You may be eligible to take part in one of the many clinical trials underway at the UCI branch of the UCLA-UCI Alpha Clinic. By participating in a clinical trial, patients have access to leading-edge treatments and therapies long before they are available to the general public.
The more you know about clinical trials, the better informed you will be when deciding whether to participate in a specific trial. Learn more about clinical trials below.
For more information about clinical trials, fill out this form.
What is a clinical trial?
A clinical trial is a medical research study in which patient volunteers test a new medical approach to determine whether it is safe and effective. Some clinical trials study a stem cell/drug, a medical device or a new way of doing surgery. Others test new ways to prevent disease, diagnose disease, improve quality of life, or help people with manage difficult psychological and social issues.
During a clinical trial, more information is gathered about a new treatment, its risks and how well it may work. Patients who take part in clinical trials also have an opportunity to help scientists learn - how the disease grows, how it acts and what influences its growth and spread. Many of the approaches that doctors use to treat disease today are available only because of clinical trials.
Phases of clinical trials
Phase 0 clinical trials
These trials represent the earliest step in testing new treatments in humans. In a phase 0 trial, a very small dose of a chemical or biologic agent is given to a small number of people (approximately 10-15) to gather preliminary information about how the agent is processed by the body (pharmacokinetics) and how the agent affects the body (pharmacodynamics). Because the agents are given in such small amounts, no information is obtained about their safety or effectiveness. Phase 0 trials are also called micro-dosing studies, exploratory Investigational New Drug (IND) trials, or early phase I trials. The people who take part in these trials usually have advanced disease, and no known, effective treatment options are available to them.
Phase I clinical trials
These trials are conducted mainly to evaluate the safety of chemical or biologic agents or other types of interventions (e.g., a new stem cell dosage). They help determine the maximum dose that can be given safely (also known as the maximum tolerated dose) and whether an intervention causes harmful side effects. Phase I trials enroll small numbers of people (20 or more) who have advanced disease that cannot be treated effectively with standard (usual) treatments or for which no standard treatment exists. Although evaluating the effectiveness of interventions is not a primary goal of these trials, doctors do look for evidence that the interventions might be useful as treatments.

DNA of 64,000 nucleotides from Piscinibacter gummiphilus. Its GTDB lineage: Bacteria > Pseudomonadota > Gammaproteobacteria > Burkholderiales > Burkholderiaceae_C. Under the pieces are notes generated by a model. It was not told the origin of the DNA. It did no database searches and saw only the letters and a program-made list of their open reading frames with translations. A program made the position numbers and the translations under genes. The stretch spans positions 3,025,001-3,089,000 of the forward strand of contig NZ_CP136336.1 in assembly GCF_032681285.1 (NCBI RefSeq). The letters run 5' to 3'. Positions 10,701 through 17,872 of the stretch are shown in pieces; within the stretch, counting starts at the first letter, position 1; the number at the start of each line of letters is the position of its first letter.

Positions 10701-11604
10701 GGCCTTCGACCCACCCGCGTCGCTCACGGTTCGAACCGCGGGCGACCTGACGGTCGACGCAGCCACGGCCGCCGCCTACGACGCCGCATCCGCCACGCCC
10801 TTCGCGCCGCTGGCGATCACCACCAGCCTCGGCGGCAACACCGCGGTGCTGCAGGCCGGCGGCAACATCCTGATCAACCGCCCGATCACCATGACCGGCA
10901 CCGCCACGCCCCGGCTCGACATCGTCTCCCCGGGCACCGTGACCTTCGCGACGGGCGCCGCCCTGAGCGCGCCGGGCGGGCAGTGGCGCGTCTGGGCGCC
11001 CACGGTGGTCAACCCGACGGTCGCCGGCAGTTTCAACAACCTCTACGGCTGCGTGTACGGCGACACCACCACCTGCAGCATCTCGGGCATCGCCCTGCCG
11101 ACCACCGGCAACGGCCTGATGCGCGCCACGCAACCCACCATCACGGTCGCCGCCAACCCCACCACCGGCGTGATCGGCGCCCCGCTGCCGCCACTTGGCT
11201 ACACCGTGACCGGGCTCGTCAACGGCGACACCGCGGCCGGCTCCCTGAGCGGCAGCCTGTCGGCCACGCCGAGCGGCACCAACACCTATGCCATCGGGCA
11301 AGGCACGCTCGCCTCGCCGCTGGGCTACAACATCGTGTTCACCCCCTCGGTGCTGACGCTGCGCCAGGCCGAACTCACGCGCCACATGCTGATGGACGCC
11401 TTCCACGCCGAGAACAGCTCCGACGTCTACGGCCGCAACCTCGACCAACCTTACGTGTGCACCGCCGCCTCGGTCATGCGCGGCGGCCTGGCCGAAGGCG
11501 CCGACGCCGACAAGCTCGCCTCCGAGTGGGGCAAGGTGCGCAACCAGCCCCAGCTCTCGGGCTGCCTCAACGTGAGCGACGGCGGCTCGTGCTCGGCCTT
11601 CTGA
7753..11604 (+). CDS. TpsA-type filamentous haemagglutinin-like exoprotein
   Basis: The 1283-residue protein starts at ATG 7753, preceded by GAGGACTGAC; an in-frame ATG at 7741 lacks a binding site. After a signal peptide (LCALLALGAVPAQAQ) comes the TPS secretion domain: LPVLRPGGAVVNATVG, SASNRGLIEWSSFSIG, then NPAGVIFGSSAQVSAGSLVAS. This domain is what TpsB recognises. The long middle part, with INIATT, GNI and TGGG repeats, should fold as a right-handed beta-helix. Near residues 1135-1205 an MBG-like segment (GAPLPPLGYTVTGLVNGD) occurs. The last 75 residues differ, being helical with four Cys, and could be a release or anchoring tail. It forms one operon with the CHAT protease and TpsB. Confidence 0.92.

Phase II clinical trials
These trials test the effectiveness of interventions in people who have a specific type of disease. They also continue to look at the safety of interventions. Phase II trials usually enroll fewer than 100 people but may include as many as 300. The people who participate in phase II trials may or may not have been treated previously with standard therapy for their disease. If a person has been treated previously, their eligibility to participate in a specific trial may depend on the type and amount of prior treatment they received. Although phase II trials can give some indication of whether or not an intervention works, they are almost never designed to show whether an intervention is better than standard therapy.
Phase III clinical trials
These trials compare the effectiveness of a new intervention, or new use of an existing intervention, with the current standard of care (usual treatment) for a particular disease. Phase III trials also examine how the side effects of the new intervention compare with those of the usual treatment. If the new intervention is more effective than the usual treatment and/or is easier to tolerate, it may become the new standard of care.
Phase III trials usually involve large groups of people (100 to several thousand), who are randomly assigned to one of two treatment groups, or "trial arms": 1) a control group, in which everyone in the group receives usual treatment for their disease, or 2) an investigational or experimental group, in which everyone in the group receives the new intervention or new use of an existing intervention. The trial participants are assigned to their individual groups by random assignment, or randomization. Randomization helps ensure that the groups have similar characteristics. This balance is necessary so the researchers can have confidence that any differences they observe in how the two groups respond to the treatments they receive are due to the treatments and not to other differences between the groups.
Randomization is usually done by a computer program to ensure that human choices do not influence the assignment to groups. The trial participants cannot request to be in a particular group, and the researchers cannot influence how people are assigned to the groups. Usually, neither the participants nor their doctors know what treatment the participants are receiving.
People who participate in phase III trials may or may not have been treated previously. If they have been treated previously, their eligibility to participate in a specific trial may depend on the type and the amount of prior treatment they received.
In most cases, an intervention will move into phase III testing only after it has shown promise in phase I and phase II trials.
Phase IV clinical trials
These trials study a treatment after the FDA has approved it. Phase IV trials evaluate the side effects, risks, and benefits of a drug or other therapy over a long period of time and in a larger number of people than in phase III trials. Thousands of people are involved in a phase IV trial, and randomization is generally not used.